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Green Book and Bohemian Rhapsody Are No Wins for LGBTQ Representation

Green Book and Bohemian Rhapsody Are No Wins for LGBTQ Representation

Green Book and Bohemian Rhapsody Are No Wins for LGBTQ Representation

Many on social media criticized the Golden Globes Best Picture winners -- both about queer musicians -- as problematic.

The Golden Globes ceremony Sunday night provided ample recognition for the LGBTQ community -- but to some observers, not all of it was cause for celebration.

From the multiple nominations for the transgender-led FX drama Pose to out actor Ben Whishaw's win for Best Performance by an Actor in a Supporting Role in a Series, Limited Series or Motion Picture Made for Television, the awards show's numerous queer moments led The Advocate to deem the 2019 Golden Globes the "queerest yet."

Several queer characters also garnered their portrayer awards, including Sandra Oh's Eve Polastri from Killing Eve, Darren Criss's Andrew Cunanan from American Crime Story: The Assassination of Gianni Versace, and Olivia Colman's Queen Anne from The Favourite. With so many queer films and television shows recognized by the Hollywood Foreign Press Association, the night should have been an overwhelmingly positive event for the LGBTQ community.

However, some of the night's most high-profile queer wins drew controversy rather than acclaim.

The awards for Best Motion Picture - Drama and Best Motion Picture - Comedy -- arguably the Globes' two most prestigious honors -- went home with the producers of Bohemian Rhapsody and Green Book, respectively. Both biopics tell the stories of real-life queer musicians, but the films' portrayal of their main characters generated a heated response on social media, especially after their wins Sunday night.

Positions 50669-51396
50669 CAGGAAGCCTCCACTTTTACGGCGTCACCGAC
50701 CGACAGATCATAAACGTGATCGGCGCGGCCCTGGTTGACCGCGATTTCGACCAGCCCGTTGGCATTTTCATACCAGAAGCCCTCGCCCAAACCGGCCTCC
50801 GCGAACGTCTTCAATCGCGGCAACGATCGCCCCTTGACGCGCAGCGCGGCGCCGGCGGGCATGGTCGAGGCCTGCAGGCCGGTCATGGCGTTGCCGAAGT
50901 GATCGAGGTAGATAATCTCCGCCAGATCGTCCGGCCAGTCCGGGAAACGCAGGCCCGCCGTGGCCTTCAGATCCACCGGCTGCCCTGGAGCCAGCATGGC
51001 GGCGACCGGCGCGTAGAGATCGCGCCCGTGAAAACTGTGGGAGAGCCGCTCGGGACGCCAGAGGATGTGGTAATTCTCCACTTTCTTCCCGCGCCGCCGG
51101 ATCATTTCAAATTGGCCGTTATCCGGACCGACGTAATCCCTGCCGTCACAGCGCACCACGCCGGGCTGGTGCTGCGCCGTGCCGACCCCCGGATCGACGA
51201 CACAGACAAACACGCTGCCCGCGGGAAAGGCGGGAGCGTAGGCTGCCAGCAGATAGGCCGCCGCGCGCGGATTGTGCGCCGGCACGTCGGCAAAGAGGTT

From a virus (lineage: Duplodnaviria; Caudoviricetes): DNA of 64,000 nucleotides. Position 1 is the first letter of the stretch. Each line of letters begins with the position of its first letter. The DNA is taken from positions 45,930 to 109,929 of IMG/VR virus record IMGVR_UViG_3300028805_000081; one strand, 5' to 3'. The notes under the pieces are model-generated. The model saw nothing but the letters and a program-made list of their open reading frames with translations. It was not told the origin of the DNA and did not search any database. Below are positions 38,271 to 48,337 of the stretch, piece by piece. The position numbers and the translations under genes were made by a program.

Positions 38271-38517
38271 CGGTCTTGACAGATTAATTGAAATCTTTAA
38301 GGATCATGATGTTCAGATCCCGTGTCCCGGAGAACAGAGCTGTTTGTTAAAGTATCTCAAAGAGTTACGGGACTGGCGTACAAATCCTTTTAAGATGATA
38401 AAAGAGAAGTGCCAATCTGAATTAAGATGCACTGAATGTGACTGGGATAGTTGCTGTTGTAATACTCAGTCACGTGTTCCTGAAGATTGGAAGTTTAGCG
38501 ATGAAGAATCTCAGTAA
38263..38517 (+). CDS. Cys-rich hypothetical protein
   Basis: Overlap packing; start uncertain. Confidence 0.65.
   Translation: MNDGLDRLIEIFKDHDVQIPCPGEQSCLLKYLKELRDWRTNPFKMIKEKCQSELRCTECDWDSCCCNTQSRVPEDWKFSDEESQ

Bohemian Rhapsody -- a biography of Queen's closeted bisexual and HIV-positive front man Freddie Mercury -- garnered the most controversy. While a substantial box office success ($193,673,825 as of January 6), the film received mixed reviews from critics, with many deeming it a hollow biopic.

The movie's depiction of Mercury's personal life and sexuality was especially criticized as inauthentic, with Variety's Owen Gleiberman writing, "It treats Freddie's personal life -- his sexual-romantic identity, his loneliness, his reckless adventures in gay leather clubs -- with kid-gloves reticence, so that even if the film isn't telling major lies, you don't feel you're fully touching the real story either."

The film's positioning of Mercury's queerness as a mostly negative aspect of his life and warped portrayal of his bisexuality in addition to claims of "straight-washing" have caused some queer audience members distress. Some took to Twitter to criticize the film's reception as an example of brave queer storytelling

While the film was met with little critical enthusiasm, Rami Malek garnered acclaim for his portrayal of Mercury. However, the AIDS activist group ACT UP New York was quick to note that Rami Malek failed to mention AIDS in his acceptance speech for Best Actor in a Motion Picture - Drama.

Others, including bisexual actress Evan Rachel Wood, have pointed out that the win for Bohemian Rhapsody is problematic in the #MeToo era, as its director, Bryan Singer, has faced many accusations of sexual assault throughout his career.

Green Book met with similar controversy Sunday night for its portrayal of Don Shirley, a black, queer jazz musician. The film depicts the friendship that develops between Shirley and his bodyguard Frank Anthony Vallelonga as Shirley embarks on a concert tour in the Deep South of the 1960s.

The film, billed as a comedy-drama, has been criticized for portraying racism for laughs. While some may attempt to market the film as an honest representation of a queer person of color, it is important to note that the screenplay -- which won a Golden Globe -- was cowritten by Vallelonga's son and criticized by Shirley's family as a "symphony of lies." Rather than tell the story from the point of view of a queer person of color, the film orients itself from the point of view of a straight white man.

Some of the social media uproar also stemmed from Bohemian Rhapsody and Green Book winning over films deemed more truly queer -- The Favourite and Can You Ever Forgive Me?

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Alexander Modiano